Bryn Athyn Cathedral: The Building of a Church
E. Bruce Glenn
The Stone Work
Bryn Athyn Quarry. One of the historical photographer's problems is the tendency of his subject to strike a pose. These men form an excellent composition; at other times they quarried quite a lot of fine metamorphosed granite. Click on image for a larger version.
STONE IS THE VERY FOUNDATION of the earth, associated with steadfastness and permanence. Frequently it is also thought of as cold and unyielding. Yet as manifested in the walls and cut stone of the Cathedral, it combines the sense of permanence with a grace of line, hand-worked texture, and variegation.
The causes of this united strength and grace are many. But before we examine the stone work more closely, the underlying spiritual principle of its quality may be stated.
This principle is set forth in the doctrine elucidated through Swedenborg by which the natural world is seen to be related to the spiritual as effect to its cause. The nature of this relationship is called "correspondence" in the Heavenly Doctrine of the New Church; and the doctrine of correspondence pervades the new revelation both in explanation of the Divine laws of creation, and in its exposition of the spiritual meaning of events and objects in the Old and New Testaments, all of them representative of doctrinal truths for the rational mind now opened by means of the sciences.
Stone, or rock, finds frequent and signal mention in the Word. The Ten Commandments, given on Sinai and kept in the Ark of the Tabernacle, were engraved on tables of stone. Altars and pillars of stone were raised to commemorate the Divine judgment and mercy. Indeed, the Lord calls Himself "the Rock of Israel" and, prophetically, "the Stone which the builders rejected" but which was to become "the head of the corner." And in exhorting men to found their lives upon His truth, He told the disciples, "Whosoever heareth these sayings of mine and doeth them, I will liken him unto a wise man who built his house upon a rock: and the rain descended and the floods came and the winds blew upon that house, and it fell not, for it was founded on a rock."
The foundations of man's life are the truths by which his mind grows to be truly human and which he puts to use in life's relationships. These truths begin as knowledges in the memory, loose and unproductive as the sand. But as the mind matures, these knowledges are compacted and given form and order by the heat and pressure of purpose, the mysterious chemistry of love, and are thus made a foundation for use.
So also were the rocky strata that underlie the continents formed out of the flowing minerals of the earth and in time established as strong stones; igneous granite, sedimentary sandstone and limestone, metamorphic gneiss. Of these and related stones, carefully sought out, lovingly shaped and placed, the Bryn Athyn Cathedral was built, as the Church of God is erected from the truths of revelation searched out and placed together for the purposes of life.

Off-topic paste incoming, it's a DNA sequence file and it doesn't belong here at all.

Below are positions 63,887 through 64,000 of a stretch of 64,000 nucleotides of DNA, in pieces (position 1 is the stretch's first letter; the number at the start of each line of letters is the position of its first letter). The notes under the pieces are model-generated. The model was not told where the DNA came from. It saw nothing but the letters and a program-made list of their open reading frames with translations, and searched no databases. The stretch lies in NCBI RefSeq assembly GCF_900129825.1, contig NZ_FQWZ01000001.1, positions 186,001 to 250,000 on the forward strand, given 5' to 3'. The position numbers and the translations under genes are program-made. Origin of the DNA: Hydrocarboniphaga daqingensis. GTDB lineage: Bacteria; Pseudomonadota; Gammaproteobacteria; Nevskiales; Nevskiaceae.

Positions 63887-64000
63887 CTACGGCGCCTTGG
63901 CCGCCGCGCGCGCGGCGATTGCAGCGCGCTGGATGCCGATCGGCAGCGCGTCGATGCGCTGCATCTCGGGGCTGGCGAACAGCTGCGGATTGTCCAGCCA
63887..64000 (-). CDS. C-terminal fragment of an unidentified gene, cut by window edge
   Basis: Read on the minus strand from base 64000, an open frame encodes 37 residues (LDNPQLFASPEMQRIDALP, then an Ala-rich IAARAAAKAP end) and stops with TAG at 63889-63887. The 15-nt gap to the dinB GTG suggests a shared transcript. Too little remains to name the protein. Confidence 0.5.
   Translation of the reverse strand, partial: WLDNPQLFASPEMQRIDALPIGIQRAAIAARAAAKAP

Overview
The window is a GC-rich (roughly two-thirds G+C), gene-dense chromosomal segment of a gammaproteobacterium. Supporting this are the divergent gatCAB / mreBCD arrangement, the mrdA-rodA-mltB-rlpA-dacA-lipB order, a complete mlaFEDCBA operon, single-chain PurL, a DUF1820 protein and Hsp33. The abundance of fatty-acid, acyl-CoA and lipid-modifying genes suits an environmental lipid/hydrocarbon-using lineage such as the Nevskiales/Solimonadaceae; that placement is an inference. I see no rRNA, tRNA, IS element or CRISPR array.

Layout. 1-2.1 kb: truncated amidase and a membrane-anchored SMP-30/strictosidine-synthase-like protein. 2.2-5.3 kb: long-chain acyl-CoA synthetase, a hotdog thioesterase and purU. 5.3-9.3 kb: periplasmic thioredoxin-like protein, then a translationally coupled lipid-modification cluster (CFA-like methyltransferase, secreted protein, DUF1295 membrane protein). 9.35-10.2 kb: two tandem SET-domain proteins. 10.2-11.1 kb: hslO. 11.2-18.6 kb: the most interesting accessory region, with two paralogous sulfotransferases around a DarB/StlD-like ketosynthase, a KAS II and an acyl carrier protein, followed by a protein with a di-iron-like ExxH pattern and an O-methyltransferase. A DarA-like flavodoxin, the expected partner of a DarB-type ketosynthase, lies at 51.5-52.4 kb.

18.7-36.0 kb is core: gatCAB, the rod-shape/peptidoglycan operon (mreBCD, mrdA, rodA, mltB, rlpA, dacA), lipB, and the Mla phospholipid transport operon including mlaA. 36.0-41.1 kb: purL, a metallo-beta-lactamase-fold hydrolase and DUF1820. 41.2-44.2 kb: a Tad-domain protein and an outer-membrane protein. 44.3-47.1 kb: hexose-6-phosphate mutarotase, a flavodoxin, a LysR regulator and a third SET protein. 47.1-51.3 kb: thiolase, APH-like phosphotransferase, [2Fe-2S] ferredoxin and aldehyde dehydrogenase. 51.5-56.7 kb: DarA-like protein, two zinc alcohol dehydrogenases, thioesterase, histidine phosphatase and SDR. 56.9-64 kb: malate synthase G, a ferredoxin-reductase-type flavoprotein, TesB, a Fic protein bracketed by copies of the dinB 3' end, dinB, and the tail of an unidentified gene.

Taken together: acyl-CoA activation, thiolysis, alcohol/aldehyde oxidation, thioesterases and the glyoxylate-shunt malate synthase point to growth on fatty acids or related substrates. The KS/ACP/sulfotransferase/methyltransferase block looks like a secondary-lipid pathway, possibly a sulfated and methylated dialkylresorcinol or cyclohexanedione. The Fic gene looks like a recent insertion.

The varieties of stone set into the Cathedral as it grew may be seen at close hand in the last wall built. This is the west wall of the north wing, at the end of the arcade which extends from the transept. Temporarily set in plaster in 1928 with the thought of westward extension of the arcade to form a quadrangle, it was finished in stone after the Second World War.
Viewed on a sunlit afternoon, this wall displays the variety of texture and color provided out of the earth. It also suggests the care taken by the builders to find stone that would be worthy of its destined place. Here are found luminous pink and buff stones, often striated, from the Schawangunk Range east of the Catskills; other New York stone, the cooler, black-streaked pieces from near West Point; a few stones from near Zionsville, Pennsylvania, marked with large jet spots of feldspar. In other places around the Cathedral we shall find other stone from afar—granite from Plymouth, Massachusetts, as seen in the Ezekiel Tower to the south, and from Westerly, Rhode Island; Mohegan granite from Peekskill, New York, standing in fine-grained strength in the interior tower piers at the crossing and in some of the exterior steps; warmly patterned sandstone from near Cleveland, Ohio, for the interior walls and columns; and Kentucky limestone, whitening with the years, in pinnacles and cornices, weatherings and window tracery. We shall observe some of these more closely; but first, in the wall before us, one more type of stone stands out in the peculiar beauty of its tones.
This stone is a warm gray, at times iridescent, mixed with deep pink and striated with a soft green, as if lichen had become part of the rock through ages. A builder would go far to find stone with grain and variegation like this. Yet this stone was quarried out of a hillside above the Pennypack Creek less than a mile down the valley from the Cathedral site. The quarry was opened for the church's building, and closed before the edifice was completed. From it came the entire exterior masonry of the main structure, and much of the cut stone, as well as many pieces for the later additions to south and north, as in the wall at which we have looked.
The quarry at Bryn Athyn, from which all the stone for the exterior walls of the church building was taken. Its opening followed intensive search for suitable stone throughout the northeastern United States. Click on image for a larger version.